Courtesy of A24

February 5, 2024

‘The Zone of Interest’ and Creeping Desensitization

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Content Warning: Genocide

Adapted from a Martin Amis novel, Jonathon Glazer’s The Zone of Interest follows the inner lives of Auschwitz Commandant Rudolph Höss and his wife Hedwig, focusing its attention on family strife and workplace politics rather than the unspeakable horrors happening on the opposite side of the camp’s walls. Constantly breaking the 180-degree rule, diverting into avant-garde infrared sequences and displaying long, would-be boring depictions of domestic life, the film sets out to put off its own audience, confronting both the ability of cinema to narrativize evil and the startling comfort of an audience in engaging with it. Nearly every scene is set against a vomit-inducing soundscape that combines the machinery of death with the human reactions that it inspires (and the subsequent gunfire and dog barks part and parcel to the repression). It’s one of last years’ most difficult films but also one of its most essential, a treatise on the ease with which horror is tuned out just as its modern analogue is more visible than ever. 

The obvious comparator text for The Zone of Interest is Claude Lanzmann’s Shoah, possibly the definitive visual document of the Holocaust and a film most notable for its refusal to show a second of archival footage. Glazer, who isn’t painting with a documentary canvas, must represent Auschwitz as an operating camp, but he too restrains his camera from ever actually depicting images either of genocide or those doomed to it. Shoah’s many testimonies of Polish civilians living around the camps are directly adapted here, as is a central conceit of Shoah — the Holocaust as an extension of industrial capitalism into genocide. In both cases, withheld representation of specific evil acts does not suggest that excruciating detail is averted. Rather, the juxtaposition of either explicit witness testimony (as in Shoah) or soul-crushing audio with beautiful forests and well-manicured gardens, serve to clarify the horror and situate it within a world in which we’re familiar. 

The experience of watching The Zone of Interest is far from pleasant: The film, after all, opens with an extended piece of disorienting music played against a black screen. Yet, for all of its visual discontinuities and auditory vileness, Glazer is also daring the viewer to invest in the uninvestable. The family narrative, though far from the level of intricacy of a conventional film, still isn’t quite spare enough that one can avoid following its events. There is no forgetting the context of the drama, but it is difficult to extricate oneself from the plot entirely, even as the audience is granted brief ‘reprieves’ in the form of musical cues or infrared sequences. The latter, depicting small acts of resistance from those in the town, are shot and cut in such an alienating fashion so as to ground the family narrative (for all its formal radicalism) in normalcy and paint resistance as deeply foreign. For as unbelievable as the idea of Auschwitz is, Glazer’s lens presents resisting Auschwitz as a different visual language entirely. Most of us end up far closer to enablers of genocide than to its resistors, even if few are comfortable in either place.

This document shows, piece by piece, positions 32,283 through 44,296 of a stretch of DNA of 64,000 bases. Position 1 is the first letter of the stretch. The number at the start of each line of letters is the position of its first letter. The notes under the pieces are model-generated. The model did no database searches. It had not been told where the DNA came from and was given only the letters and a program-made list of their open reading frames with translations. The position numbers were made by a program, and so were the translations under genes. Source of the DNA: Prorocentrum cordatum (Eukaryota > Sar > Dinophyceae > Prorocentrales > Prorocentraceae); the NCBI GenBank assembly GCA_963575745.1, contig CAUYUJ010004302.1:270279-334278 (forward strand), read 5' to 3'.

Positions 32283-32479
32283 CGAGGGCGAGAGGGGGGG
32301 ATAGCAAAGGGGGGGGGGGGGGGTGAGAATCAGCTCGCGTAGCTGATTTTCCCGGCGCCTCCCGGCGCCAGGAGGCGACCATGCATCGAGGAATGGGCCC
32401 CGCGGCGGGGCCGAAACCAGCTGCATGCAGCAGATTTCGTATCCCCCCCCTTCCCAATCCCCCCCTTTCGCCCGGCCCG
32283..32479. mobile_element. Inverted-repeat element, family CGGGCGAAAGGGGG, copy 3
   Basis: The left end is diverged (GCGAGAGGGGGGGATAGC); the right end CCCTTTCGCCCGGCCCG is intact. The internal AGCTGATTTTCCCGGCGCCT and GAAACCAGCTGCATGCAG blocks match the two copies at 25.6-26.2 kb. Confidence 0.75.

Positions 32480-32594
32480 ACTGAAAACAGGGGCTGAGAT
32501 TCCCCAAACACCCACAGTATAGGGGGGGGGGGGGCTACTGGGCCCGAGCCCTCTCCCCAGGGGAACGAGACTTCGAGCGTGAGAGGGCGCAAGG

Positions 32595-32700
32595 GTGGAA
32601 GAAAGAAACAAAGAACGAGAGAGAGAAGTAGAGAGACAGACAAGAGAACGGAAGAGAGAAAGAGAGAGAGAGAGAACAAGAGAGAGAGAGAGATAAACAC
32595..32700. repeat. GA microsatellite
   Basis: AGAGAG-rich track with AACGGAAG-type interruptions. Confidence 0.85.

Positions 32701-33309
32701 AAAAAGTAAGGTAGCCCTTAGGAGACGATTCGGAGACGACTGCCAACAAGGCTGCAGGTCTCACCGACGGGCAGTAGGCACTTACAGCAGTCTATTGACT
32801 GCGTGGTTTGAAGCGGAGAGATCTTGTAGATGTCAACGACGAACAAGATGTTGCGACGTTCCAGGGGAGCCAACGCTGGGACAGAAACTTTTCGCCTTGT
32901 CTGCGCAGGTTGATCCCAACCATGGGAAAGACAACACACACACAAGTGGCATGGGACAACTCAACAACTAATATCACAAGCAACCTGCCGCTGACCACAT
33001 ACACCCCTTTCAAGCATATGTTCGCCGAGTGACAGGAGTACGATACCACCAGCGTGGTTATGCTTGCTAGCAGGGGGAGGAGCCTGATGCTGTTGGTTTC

The ending of The Zone of Interest offers few answers and far greater ambiguity. Shot in present day at the museum erected around the former death camp, the final scenes feature footage of employees cleaning the exhibits juxtaposed with Höss descending a staircase at a Nazi headquarters as he gags and holds back vomit. The room for interpretation here is substantial, but the gaze of Höss directly into the screen (and his subsequent nausea) suggests a character glimpsing briefly into posterity. He will not be remembered, but his actions will and for them he will be reviled. The wearers of the shoes discarded before extermination (and now displayed at Auschwitz) are the ones deserving of memory, perhaps a slight antithesis to a film that spends its runtime avoiding their representation. In some ways, the ending is ultimately unsatisfying in its depiction of some sort of productive future where the Holocaust is appropriately acknowledged: The Auschwitz Memorial has in the last year come under scrutiny for weaponizing Jewish identity to justify Israeli government actions and for its recent screening of what amounts to an advertisement for X. 

It’s a film worthy of consideration in an era where the grinding machinery of genocide isn’t confined to an isolated town in Poland but extended to every cell phone and computer on the planet. As horrifying images from Gaza increasingly begin to take the position of wallpaper on social media feeds, The Zone of Interest forces us to confront our own complicity in the process of tuning out horror or excusing our own inaction. None of us are as singularly responsible as Rudolph Höss (or even Hedwig) for the genocide in Gaza, but the exact same process that enabled them to sleep at night is collectively empowering each and every criminal official and implicating us as their constituents. 

If we manage to find moments of resistance — buying from Peet’s instead of Starbucks or attending the occasional protest — it’s hard not to feel insane, as though viewing the world in infrared, or helpless, (even) collectively unable to make much more than slight alterations around the edges of a sea of tragedy or manage better than belated representation of documented atrocity. Yet, to tune out the noise remains unthinkable: Even if one somehow manages to find themselves asleep every night, we might hope that there is no escape from the cold justice of posterity. 

Max Fattal is a Junior in the School of Industrial Labor Relations. They can be reached at [email protected].